Chinese-built railway links landlocked Ethiopia, one of the world’s fastest growing economies, to the sea
Deal brings reliable transport to Addis Ababa and access to market of 95 million people to tiny but strategic port of Djibouti
With Chinese conductors at the helm, a fleet of new trains began plying a new route from the Ethiopian capital to neighbouring Djibouti yesterday, in a major boost to both economies.
The 750km railway, built by two Chinese companies, will link Addis Ababa to the strategic Red Sea port of Djibouti in about 10 hours, a far cry from the present multi-day trip along a congested, potholed road.
He Wenping, from the Institute of West-Asian and African Studies at the Chinese Academy of Social Sciences, said the line would open the door to more Chinese investment in the region.
“It would be an example for future railway projects in Africa … and facilitate Chinese exports of rail equipment and machinery,” He said, adding that Chinese firms could also build housing projects along the line.
About 1,500 trucks a day lumber along the road that carries 90 per cent of imports and exports from landlocked Ethiopia to Djibouti – a key trade hub to Asia, Europe and the rest of Africa.
“This train is a game changer. Ethiopia is one of the fastest growing economies in Africa. The connection to the ports [of Djibouti] will give a bounce and our economy will grow faster,” said Mekonnen Getachew, project manager of the Ethiopian Railways Corporation.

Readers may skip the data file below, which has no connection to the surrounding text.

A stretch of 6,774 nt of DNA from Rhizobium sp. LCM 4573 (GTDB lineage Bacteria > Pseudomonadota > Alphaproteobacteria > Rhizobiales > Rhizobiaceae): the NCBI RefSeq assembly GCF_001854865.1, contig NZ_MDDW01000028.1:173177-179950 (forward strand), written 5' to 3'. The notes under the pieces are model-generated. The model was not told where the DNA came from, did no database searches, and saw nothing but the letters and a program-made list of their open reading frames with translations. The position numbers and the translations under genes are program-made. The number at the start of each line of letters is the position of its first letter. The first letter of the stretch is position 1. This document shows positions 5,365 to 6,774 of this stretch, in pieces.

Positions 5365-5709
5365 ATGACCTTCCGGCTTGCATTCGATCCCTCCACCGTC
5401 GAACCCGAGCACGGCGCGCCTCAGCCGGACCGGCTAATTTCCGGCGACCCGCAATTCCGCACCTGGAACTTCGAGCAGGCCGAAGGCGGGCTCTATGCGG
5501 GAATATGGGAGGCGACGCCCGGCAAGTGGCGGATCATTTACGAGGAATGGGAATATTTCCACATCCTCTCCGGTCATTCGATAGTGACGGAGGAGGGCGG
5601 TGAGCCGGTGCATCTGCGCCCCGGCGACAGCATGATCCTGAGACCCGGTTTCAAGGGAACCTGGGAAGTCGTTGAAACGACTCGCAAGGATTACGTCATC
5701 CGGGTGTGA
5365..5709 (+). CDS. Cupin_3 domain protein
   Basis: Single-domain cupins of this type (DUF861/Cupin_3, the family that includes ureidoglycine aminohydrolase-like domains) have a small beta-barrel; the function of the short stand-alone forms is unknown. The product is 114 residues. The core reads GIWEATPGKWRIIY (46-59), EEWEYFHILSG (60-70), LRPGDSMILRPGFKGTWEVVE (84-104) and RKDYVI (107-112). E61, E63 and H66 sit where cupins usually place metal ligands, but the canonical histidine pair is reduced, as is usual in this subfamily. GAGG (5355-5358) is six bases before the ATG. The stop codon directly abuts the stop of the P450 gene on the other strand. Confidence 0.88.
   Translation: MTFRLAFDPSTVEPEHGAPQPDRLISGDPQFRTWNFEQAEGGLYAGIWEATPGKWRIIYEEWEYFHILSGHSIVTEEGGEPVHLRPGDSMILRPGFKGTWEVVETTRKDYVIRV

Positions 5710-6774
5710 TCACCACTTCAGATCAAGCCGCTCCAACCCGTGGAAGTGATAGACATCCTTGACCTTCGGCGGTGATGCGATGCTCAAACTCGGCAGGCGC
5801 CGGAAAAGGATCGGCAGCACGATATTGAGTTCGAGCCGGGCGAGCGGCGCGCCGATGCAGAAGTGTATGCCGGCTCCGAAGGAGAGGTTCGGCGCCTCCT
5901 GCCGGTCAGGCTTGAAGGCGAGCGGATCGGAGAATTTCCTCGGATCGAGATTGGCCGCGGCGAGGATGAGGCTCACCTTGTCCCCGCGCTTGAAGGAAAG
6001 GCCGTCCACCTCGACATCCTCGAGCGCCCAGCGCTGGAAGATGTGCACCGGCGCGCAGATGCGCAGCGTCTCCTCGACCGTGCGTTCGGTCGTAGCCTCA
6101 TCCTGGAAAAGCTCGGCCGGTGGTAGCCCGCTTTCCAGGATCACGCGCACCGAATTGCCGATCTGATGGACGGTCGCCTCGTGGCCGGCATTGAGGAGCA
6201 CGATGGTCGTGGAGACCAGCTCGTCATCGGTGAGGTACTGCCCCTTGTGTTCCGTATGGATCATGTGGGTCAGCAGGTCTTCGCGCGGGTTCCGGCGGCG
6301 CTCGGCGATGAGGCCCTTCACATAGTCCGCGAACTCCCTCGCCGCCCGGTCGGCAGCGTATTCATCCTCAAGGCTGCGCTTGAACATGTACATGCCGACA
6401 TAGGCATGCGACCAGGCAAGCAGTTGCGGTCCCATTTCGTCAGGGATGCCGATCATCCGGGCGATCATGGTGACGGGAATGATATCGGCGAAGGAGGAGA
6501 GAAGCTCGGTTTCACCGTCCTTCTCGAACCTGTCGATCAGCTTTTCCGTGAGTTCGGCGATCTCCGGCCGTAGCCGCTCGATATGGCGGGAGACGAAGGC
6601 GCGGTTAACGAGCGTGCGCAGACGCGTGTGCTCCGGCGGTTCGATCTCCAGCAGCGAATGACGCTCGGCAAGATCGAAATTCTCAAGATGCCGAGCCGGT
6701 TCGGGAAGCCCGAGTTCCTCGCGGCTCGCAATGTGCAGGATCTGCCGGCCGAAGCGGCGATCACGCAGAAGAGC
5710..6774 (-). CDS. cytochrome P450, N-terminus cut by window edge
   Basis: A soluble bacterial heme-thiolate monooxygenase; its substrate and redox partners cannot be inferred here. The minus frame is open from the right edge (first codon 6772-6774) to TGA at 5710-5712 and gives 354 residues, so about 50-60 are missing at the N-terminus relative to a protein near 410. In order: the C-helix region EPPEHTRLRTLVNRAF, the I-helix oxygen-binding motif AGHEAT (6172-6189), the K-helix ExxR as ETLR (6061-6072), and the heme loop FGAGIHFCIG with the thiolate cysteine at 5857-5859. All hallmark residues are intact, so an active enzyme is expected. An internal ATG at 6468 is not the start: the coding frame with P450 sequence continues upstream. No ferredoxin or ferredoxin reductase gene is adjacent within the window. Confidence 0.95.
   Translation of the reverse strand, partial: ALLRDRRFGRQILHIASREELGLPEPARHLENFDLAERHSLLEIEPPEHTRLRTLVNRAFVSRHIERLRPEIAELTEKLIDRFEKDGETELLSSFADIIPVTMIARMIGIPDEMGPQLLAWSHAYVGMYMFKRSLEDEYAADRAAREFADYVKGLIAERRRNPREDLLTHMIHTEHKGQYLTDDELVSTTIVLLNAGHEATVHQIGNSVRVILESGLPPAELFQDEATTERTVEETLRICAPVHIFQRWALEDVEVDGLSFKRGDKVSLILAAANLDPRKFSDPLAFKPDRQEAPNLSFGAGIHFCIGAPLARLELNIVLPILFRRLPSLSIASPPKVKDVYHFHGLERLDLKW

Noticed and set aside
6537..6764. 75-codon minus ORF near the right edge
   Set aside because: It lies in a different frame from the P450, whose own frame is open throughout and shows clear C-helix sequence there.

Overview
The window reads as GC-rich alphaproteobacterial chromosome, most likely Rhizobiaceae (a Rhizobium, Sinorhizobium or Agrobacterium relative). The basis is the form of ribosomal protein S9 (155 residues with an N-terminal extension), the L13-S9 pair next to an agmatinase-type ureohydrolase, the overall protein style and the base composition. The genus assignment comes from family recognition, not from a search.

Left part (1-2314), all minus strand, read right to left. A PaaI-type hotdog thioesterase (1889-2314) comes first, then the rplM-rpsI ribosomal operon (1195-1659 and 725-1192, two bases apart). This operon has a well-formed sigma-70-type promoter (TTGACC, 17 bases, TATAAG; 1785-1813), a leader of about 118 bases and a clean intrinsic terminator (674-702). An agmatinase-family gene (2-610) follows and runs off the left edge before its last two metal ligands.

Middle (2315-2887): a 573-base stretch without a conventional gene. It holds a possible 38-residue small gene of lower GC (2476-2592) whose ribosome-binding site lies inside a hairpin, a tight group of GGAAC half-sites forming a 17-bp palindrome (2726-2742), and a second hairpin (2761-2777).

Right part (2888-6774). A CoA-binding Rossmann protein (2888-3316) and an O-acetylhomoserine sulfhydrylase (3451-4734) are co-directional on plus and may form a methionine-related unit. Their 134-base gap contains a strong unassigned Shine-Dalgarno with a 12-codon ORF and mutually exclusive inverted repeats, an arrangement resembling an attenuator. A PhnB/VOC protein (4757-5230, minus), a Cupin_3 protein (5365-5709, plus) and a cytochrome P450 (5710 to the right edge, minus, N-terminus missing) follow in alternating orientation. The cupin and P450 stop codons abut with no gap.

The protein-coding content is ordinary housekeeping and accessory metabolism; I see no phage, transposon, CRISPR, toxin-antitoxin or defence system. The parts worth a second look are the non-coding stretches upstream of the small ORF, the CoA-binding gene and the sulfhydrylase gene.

Chinese ambassador to Ethiopia La Yifan said the line was the first standard-gauge electrified railroad on the continent built with Chinese standards and technology. The new railway replaces a diesel line built by the French in 1917.
State-run Xinhua quoted China Railway Construction Corporation chairman Meng Fengchao as saying most of the equipment used for the project was also from China, and Chinese companies were fully involved in the project’s design, construction and assessment.
The inauguration of the line will be followed by a three-month test period, involving freight but no paying passengers.
When the line is fully operational, uniformed Chinese controllers will welcome passengers on spotless platforms at newly built stations all along the route, while Chinese technicians and stationmasters will keep things running in the background.
The new US$3.4 billion railway, with its red, yellow and green trains evoking the Ethiopian flag, was 70 per cent financed by China’s Exim Bank and built by China Railway Group and China Civil Engineering Construction.
The railway is the first step in a vast 5,000km rail network that Ethiopia hopes to build by 2020.
Djibouti, the smallest state in the Horn of Africa, sees the project as the start of a trans-African railway crossing the continent from the Red Sea to the Atlantic Ocean, a journey that takes three weeks by ship.
But the dream appears far off, because the railway would have to pass through war-torn countries such as South Sudan or the Central African Republic.
Additional reporting by Agence France-Presse